I'm not talking about an Old Globe Shakespeare production, but the show entitled "The Bridge Over Rose Canyon or Rose Canyon Over the Bridge," a play on words, a tragedy with comic overtones for this show opening at City Hall at 2 p.m. on Tuesday, Aug. 1. Better get there early for the 2 o'clock matinee because it will be S.R.O.
The cast will be the Montagues and the Capulets minus Romeo and Juliet, a divided community wearing pink and green badges to identify their allegiances to building a bridge or not building a bridge. The historical background of these two groups would belie the current rage and division. Up to now, the longtime residents have worked together instead of working against each other.
Getting Standley Park built brought East and West U.C. together when Mayor Pete Wilson ran the city in the '70s. Making certain our little hamlet had a high school kept this community focused on its common goal of putting UCHS at its site in September 1981, not an easy task. Doing battle against developers and city staffers salivating over the tax base brought to city coffers by overdeveloping North U.C. also was cause for teaming up to question the constant building in the '90s and continuing today.
It wasn't just the developers who hit and run, but it was UCSD, as revered as Romeo and Juliet's Friar Laurence, but the kind of character who never picks up the check when you go to a fancy restaurant. Certainly UCSD has produced biotech companies that flourish along Torrey Pines Road, but it also has contributed to traffic gridlock, housing nightmares and condo demands in North U.C. without having to pay a penny for the privileges as the locals do. Criticizing UCSD is like taking a shot at Friar Laurence or Mother Teresa.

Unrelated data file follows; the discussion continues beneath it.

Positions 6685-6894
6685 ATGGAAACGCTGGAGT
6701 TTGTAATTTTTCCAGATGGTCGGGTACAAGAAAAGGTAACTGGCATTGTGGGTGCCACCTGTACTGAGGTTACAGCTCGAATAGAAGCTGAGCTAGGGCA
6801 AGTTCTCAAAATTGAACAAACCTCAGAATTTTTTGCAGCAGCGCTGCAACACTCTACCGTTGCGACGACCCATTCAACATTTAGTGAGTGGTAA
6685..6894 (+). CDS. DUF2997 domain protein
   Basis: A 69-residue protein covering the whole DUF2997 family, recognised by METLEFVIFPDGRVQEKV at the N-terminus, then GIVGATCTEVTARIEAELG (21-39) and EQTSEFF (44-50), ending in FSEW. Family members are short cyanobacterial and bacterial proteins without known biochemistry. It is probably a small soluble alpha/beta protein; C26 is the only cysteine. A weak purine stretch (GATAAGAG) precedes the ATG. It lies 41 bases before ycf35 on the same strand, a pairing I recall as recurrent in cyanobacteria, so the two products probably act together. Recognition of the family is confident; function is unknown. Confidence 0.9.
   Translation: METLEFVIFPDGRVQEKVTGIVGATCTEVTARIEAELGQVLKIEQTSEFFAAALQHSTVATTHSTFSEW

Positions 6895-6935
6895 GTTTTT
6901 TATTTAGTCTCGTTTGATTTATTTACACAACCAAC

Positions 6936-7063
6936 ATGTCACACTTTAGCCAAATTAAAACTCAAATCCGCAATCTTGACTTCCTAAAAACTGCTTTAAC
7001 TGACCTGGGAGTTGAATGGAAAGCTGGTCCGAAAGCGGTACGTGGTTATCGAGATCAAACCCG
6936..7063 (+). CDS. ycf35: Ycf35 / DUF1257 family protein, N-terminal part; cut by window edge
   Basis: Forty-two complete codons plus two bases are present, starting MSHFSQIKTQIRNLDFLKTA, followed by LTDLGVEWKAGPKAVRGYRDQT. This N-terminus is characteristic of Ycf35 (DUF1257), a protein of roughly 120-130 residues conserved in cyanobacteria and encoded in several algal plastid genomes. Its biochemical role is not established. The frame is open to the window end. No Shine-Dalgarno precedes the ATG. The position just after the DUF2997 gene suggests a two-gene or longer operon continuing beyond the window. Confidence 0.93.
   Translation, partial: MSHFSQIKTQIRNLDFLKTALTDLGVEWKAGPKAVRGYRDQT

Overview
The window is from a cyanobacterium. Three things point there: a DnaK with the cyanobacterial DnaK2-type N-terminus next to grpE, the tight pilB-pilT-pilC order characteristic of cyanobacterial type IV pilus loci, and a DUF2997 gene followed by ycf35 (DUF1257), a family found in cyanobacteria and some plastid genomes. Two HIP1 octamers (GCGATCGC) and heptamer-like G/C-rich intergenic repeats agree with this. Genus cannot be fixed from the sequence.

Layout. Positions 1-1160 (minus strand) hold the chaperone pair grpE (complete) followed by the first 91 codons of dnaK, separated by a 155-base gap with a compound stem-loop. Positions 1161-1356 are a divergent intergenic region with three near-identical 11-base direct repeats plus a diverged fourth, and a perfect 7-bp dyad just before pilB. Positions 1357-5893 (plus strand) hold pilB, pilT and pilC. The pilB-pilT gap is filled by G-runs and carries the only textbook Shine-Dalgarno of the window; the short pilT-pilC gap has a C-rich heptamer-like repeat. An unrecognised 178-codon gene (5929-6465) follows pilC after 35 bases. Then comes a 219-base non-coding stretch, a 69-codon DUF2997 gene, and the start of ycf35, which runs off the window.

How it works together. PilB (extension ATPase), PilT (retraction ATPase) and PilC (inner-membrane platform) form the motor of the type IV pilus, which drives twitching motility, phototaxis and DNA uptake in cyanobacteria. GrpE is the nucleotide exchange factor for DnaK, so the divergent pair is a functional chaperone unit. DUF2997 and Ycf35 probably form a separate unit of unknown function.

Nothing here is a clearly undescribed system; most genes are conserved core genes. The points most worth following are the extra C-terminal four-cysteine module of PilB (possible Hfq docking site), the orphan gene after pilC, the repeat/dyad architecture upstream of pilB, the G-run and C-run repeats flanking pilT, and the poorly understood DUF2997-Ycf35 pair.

Now it is neighbor-against-neighbor in a fight to the finish. For what? To me, it isn't so much about the bridge anymore, but it is the adrenaline rush in winning this after so much energy has been invested, so much cash has been raised to make public, professional PowerPoint presentations, so many years of hard work on the part of the people in charge of Friends of Rose Canyon, U.C. Connection and U.C. Golden. No backing down in this final act. Just as the prologue states in Romeo and Juliet about Verona, our own little University City fits the description:
"Two households, both alike
In fair Verona, where we lay
From ancient grudge break
to new mutiny,
Where civil blood makes
civil hands unclean."
At the July 11 dress rehearsal of "The Bridge Over Rose Canyon or Rose Canyon Over The Bridge," pro and con speakers got a chance to vent, to share their perspective of the North/South Transportation Corridor options for University City. The City Council will vote on whether to move ahead with the Regents Road Bridge project or select one of the alternatives. The council will either certify or not certify the environmental impact report regarding the North/South Transportation Corridor study on Aug. 1.
The final scene of the dress rehearsal saw the U.C. Planning Group voting 10-3 to approve a motion that negated the bridge and widening Genesee Avenue. UCPG also supported a modified version of the "Environmentally Superior Alternative" in the EIR.